Press "Enter" to skip to content

On Living Aboard

We’re still sitting here under house arrest, due to the pandemic, although the outlook is getting better, so we’re told.
The Blonde, my wife is still working from ‘home’ or in this case, Patty O’, our forty two foot Huckins sedan cruser. Her work load has become very light; she’s an Architect and due to the pandemic, a lot of her work has been placed on hold. Not that much has changed for me.

Most of my time has been spent on our Century run-about, Mustard. She spends her winters in my friend Ritchie’s heated barn, secure and uncovered on her trailer. I spent much more time on her than usual, not being able to do much of the normal spring maintenance on Patty O’.
Although Ritchie and I haven’t spoken to each other in person due to COVID-19, we do talk on the phone. I call when I’m headed over there to work on Mustard and call again when I leave so that we can practice the ultimate in social distancing. We’re both comfortable with this.
Although she didn’t need it, I stripped Mustard’s hull down to bare wood, including her bottom. Before any paint was applied, her seams were re-caulked. It was a lot of work and kept me busy for several weeks. Meanwhile, the yard began to wake up with early birds showing up to get started on the coming season. We did our best to social distance, wearing our masks whenever we went out. Maybe half the people we saw were wearing masks and we made sure to avoid them.
Most weekends, we’ve been heading out to as many different places as we can. Mostly at anchor, it gets us away from people and that suites us just fine.
As most of you who have read these pages over the past several years know, I have some definite opinions about wooden boats. Owning two boats constructed of this material for a long time does, I think, gives me the experience to speak about their maintenance. I’ve said this many times here, and to anyone who listens, that a boat constructed of wood requires no more maintenance than those built of any other material, including fiberglass reenforced plastic. You wax your boat, I put on a diluted coat of paint. We both paint the bottom. All the other little things necessary to keep a boat looking good are pretty much the same. There is, however, one rather large difference. If you do nothing to your fiberglass boat, it will just look like it’s going to sink. If you do not care how your boat looks, well, fine. That’s you. But if you are like most of us, and have pride in your boat, those words above have meaning.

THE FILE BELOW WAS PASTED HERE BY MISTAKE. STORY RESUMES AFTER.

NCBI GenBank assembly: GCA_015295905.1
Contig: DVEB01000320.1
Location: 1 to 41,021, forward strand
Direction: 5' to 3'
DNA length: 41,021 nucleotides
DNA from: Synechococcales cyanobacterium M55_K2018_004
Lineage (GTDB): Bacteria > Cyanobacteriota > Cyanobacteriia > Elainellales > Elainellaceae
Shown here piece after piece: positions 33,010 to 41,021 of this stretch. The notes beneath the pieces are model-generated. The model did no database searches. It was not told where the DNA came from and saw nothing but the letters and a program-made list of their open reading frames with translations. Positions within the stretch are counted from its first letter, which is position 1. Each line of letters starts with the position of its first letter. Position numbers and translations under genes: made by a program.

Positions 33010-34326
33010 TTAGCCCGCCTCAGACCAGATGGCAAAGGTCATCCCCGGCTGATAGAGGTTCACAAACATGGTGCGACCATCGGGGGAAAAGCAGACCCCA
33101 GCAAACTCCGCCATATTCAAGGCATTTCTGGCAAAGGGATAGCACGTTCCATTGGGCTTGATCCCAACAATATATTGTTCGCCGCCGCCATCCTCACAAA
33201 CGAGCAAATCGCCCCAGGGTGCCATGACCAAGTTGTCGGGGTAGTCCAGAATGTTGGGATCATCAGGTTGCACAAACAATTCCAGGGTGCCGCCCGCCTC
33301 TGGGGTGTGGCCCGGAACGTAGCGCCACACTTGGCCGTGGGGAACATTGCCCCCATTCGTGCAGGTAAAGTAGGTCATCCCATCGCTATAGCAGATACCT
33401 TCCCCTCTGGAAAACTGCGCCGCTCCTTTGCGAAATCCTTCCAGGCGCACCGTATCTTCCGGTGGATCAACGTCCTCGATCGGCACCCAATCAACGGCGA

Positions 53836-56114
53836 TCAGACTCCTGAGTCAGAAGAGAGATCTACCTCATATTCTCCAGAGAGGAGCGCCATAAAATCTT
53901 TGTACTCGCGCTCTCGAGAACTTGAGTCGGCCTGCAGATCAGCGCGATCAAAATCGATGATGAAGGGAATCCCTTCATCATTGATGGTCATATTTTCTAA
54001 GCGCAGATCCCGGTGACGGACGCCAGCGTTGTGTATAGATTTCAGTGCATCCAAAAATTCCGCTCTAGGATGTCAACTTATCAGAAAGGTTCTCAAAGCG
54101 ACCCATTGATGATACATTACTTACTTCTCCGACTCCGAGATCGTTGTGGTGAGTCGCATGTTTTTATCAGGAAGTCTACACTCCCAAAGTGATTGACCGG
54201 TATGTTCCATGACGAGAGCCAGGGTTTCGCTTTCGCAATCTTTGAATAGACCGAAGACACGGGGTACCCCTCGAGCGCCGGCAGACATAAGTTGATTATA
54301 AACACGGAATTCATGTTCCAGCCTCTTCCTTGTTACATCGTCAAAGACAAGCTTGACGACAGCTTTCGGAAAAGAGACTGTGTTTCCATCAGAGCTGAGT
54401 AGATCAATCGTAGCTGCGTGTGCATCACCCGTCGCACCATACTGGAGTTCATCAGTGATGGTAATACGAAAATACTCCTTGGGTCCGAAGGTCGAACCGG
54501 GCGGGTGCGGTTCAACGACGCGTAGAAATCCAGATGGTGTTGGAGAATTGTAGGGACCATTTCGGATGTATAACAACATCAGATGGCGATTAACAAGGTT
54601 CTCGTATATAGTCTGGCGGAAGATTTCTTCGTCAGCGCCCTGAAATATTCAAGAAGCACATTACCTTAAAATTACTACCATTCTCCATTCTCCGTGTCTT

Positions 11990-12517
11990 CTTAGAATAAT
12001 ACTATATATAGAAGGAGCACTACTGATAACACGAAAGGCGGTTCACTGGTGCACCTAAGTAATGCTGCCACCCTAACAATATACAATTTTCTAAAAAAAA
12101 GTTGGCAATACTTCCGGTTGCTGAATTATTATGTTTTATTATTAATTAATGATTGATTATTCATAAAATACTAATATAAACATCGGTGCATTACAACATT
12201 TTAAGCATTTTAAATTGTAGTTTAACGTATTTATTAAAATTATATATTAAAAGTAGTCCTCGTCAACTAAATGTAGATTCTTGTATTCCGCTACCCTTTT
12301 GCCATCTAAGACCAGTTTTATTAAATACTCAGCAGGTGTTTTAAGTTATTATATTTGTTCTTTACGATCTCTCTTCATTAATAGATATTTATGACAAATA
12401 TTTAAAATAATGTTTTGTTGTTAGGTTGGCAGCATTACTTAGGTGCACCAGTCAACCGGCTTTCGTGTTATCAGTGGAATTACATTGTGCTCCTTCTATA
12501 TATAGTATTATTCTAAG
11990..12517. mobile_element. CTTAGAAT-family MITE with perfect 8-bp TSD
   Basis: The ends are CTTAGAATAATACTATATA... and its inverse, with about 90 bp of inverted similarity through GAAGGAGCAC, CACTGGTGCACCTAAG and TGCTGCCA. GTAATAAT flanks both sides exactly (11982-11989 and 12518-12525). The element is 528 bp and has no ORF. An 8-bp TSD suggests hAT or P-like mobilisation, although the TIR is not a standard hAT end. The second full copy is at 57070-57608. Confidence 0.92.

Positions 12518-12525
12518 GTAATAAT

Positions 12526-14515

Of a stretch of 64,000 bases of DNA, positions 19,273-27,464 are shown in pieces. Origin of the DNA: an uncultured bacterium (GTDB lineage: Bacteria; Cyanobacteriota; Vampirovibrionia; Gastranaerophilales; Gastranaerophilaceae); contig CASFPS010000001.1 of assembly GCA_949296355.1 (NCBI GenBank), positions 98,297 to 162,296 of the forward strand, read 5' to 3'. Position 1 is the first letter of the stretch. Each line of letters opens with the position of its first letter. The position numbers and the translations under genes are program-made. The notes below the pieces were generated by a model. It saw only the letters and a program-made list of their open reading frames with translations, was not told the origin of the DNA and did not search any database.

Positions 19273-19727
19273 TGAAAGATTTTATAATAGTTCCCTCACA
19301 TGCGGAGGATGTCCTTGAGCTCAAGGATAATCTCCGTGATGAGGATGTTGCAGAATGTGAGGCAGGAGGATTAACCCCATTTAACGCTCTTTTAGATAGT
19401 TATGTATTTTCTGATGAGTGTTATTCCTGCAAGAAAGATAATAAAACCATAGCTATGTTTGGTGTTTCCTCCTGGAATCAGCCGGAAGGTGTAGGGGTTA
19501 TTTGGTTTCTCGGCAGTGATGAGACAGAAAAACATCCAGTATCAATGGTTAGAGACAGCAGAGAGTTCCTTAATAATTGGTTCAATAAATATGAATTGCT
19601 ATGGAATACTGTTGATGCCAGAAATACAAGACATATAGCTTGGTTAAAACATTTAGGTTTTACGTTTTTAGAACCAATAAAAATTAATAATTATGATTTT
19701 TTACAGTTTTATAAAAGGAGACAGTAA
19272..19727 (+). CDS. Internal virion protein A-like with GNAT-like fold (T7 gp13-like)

That being said, when you buy a boat there is the problem of deciding whether or not it is worth whatever someone is asking. The easiest way to find this out is to employ the services of a surveyor . This is not as easy as it was a few years ago. Most of the wooden boat surveyors left are older men who are beginning to wind down. There are, however, several things you can look for to determine whether or not to look for a surveyor in the first place.
Firstly, use your eyes. If a boat is in really bad shape, it will be painfully evident. Does the sheer line bulge? Is the hull depressed inward where the jack stands meat the hull? There are plenty more, but I think you get the idea.